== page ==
Transport for London (TfL) is introducing a scrappage scheme that offers £2,000 if people take older polluting vehicles off the road. We’ve spoken to some experts who think this might be a mistake.
Why does TfL want cars off the road?
From August 2023, Greater London will be an Ultra Low Emissions Zone. This means pre-Euro 6 diesel cars (before 2015) and pre-Euro 4 petrol (before 2006) will have to pay a £12.50 daily charge. Rather than paying this, TfL would prefer people complied by driving less polluting cars – or didn’t drive at all.
Is it targeting the right people?
CAP HPI specialises in used car valuations. Its head of forecast strategy Dylan Setterfield tells us: “People who meet the criteria for scrappage support are not likely to be driving a car around in the first place. If they are and scrap their non-compliant car, £2,000 isn’t sufficient to buy a car that does meet the ULEZ criteria.”
It’s a good point. To take advantage of the ULEZ scrappage scheme, you need to be on a selection of benefits such as income support or job seeker’s allowance.
It’s not a lifestyle choice for those on lower incomes to drive old and polluting vehicles; they do so because there’s no alternative. It does rather feel as if the £2,000 is a rather crude bung to get them off the road.
Philip Nothard from consultant Cox Automotive adds: “It’s aimed at lower income people who aren’t big buyers of cars. Middle income earners are the key buyers and they’re getting no support at all. It doesn’t make sense.”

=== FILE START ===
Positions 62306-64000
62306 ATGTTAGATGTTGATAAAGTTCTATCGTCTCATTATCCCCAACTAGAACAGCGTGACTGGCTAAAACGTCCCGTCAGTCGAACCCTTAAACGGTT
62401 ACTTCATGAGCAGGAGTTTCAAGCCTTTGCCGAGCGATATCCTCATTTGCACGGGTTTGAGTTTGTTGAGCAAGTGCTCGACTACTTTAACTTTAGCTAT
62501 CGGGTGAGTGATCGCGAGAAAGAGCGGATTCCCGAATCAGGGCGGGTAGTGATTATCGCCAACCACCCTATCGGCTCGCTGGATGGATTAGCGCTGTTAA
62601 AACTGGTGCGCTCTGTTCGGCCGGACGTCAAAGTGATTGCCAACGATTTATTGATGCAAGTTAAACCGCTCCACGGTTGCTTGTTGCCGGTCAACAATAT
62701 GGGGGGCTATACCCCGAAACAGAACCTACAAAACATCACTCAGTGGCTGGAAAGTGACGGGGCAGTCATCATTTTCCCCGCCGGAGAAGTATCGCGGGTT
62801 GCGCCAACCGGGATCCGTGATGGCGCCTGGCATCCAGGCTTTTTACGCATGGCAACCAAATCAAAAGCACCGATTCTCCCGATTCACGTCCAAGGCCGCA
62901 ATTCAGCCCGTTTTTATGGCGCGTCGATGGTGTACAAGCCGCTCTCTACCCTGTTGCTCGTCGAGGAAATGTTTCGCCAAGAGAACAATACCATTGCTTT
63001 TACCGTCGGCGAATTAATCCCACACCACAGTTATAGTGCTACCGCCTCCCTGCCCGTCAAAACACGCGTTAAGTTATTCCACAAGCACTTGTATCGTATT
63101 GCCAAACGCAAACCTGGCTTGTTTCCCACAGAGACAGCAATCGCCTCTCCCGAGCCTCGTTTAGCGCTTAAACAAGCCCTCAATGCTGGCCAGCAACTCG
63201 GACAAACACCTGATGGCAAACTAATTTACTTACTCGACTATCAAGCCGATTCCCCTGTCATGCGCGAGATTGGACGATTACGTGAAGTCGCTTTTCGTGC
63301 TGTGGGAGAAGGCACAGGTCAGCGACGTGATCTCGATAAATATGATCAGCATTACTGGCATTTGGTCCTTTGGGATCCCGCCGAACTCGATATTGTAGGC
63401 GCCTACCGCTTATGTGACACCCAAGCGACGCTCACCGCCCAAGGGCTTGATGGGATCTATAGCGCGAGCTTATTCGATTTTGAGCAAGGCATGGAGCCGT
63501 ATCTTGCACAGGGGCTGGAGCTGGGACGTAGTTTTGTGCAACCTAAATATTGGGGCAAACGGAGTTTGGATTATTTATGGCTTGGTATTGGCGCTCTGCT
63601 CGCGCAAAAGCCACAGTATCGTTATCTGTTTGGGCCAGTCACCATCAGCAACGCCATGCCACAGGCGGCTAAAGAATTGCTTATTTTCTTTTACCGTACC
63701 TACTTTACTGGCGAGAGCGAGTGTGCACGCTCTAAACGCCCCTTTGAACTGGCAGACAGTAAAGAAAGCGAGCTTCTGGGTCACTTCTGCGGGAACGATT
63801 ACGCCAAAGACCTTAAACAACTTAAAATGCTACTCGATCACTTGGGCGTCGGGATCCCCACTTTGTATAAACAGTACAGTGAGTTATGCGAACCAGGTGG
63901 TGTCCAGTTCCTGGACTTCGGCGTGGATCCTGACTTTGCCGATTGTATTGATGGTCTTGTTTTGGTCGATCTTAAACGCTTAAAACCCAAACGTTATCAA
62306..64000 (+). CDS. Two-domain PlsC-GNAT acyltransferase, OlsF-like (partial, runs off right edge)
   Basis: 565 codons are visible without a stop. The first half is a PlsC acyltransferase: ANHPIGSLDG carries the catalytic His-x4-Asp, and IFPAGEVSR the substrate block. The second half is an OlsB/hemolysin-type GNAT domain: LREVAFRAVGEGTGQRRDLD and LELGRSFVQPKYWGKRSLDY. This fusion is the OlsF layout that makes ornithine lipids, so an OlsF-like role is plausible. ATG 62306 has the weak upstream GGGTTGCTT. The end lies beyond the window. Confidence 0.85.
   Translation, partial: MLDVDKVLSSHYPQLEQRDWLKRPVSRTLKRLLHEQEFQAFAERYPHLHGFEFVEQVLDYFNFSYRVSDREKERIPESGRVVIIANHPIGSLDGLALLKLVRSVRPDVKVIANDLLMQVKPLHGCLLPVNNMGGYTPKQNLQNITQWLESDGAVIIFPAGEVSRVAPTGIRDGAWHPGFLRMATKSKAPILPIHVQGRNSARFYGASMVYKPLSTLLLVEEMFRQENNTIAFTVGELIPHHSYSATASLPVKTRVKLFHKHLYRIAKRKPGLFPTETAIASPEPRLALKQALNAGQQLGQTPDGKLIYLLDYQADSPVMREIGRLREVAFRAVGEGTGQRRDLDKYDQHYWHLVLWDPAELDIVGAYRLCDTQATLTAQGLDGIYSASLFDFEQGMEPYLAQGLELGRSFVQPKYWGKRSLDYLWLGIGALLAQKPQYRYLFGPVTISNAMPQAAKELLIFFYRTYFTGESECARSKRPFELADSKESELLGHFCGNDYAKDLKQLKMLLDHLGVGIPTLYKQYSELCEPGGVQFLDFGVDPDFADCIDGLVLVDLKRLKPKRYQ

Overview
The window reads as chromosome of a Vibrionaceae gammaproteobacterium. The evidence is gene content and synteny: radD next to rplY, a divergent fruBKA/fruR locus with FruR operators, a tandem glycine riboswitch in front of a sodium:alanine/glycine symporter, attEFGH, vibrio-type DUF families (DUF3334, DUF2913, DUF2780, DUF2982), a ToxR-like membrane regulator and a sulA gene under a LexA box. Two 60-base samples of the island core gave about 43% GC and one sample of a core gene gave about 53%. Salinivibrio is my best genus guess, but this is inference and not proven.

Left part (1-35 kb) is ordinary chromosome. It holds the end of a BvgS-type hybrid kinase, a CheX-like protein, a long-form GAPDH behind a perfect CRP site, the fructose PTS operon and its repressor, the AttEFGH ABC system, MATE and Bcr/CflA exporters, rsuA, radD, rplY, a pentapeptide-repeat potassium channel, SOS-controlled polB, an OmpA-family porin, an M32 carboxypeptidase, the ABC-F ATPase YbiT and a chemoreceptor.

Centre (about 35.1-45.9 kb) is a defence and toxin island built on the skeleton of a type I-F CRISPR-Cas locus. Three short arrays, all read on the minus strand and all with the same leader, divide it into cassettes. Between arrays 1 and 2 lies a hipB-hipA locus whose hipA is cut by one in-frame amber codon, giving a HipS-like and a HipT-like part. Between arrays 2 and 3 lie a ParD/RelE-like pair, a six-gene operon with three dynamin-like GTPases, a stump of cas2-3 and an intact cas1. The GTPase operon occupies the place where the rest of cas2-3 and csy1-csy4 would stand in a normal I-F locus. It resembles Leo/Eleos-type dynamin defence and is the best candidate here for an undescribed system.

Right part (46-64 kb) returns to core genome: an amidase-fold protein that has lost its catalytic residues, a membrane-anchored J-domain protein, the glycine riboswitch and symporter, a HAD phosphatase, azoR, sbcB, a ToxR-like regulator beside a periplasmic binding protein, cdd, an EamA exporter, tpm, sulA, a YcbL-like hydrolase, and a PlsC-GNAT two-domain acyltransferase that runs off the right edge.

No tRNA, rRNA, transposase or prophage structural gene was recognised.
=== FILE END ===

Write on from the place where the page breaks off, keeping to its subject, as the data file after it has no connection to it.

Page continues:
The £110m TfL has earmarked for the scrappage scheme is targeting sole traders, businesses with up to 10 employees, or charities with a registered address in London. This offers them a grant of between £5,000 and £9,500 to scrap or retrofit their van or minibus that doesn’t meet the ULEZ standards.
Setterfield says: “Then there are the people who live outside the zone but go in and out of it. In London they get no support. When TfL talks about retrofitting, I think people will struggle to find a retrofitter to bring a car up to ULEV compliance. With the cost-of-living pressures, it’s the wrong time to be doing this.”
He’s right. It does seem to be unfair that a tradesman who works in London but lives just outside can’t get the grant, when his possibly more expensive, less talented rival who lives a few miles away in Greater London can.
What about the cars it’s targeting?
There’s a shortage of used cars thanks to the pandemic and semi-conductor supply problems. It’s just those poorly emitting vehicles, that TfL wants to scrap, that are in short supply. The eight to 10-year old vehicles that it’s primarily aimed at are diesels made before 2015. CAP HPI says the prices for 10-year old cars have gone up 10% in the past 12 months.
Then there’s the fear that we might be losing historically significant vehicles. Wayne Scott from the Federation of British Historic Vehicle Clubs says: “From a historic and heritage point of view, some really lovely historic vehicles are lost to schemes like this. During the last government scrappage scheme we saw people who didn’t know what a car’s value was financially or culturally.
“Then once a dealer submits a car for scrappage it can never be used again, even for parts. It didn’t make sense then and it doesn’t make sense now.”
I’ve been writing about cars and motoring for more than 25 years. My career started on a long-departed classic car weekly magazine called AutoClassic. I’ve since pitched up at Autosport, Auto Express, the News of the World, Sunday Times and most recently the Daily Telegraph. When I’m not writing about cars and motoring, I’m probably doing some kind of sport or working in my garden.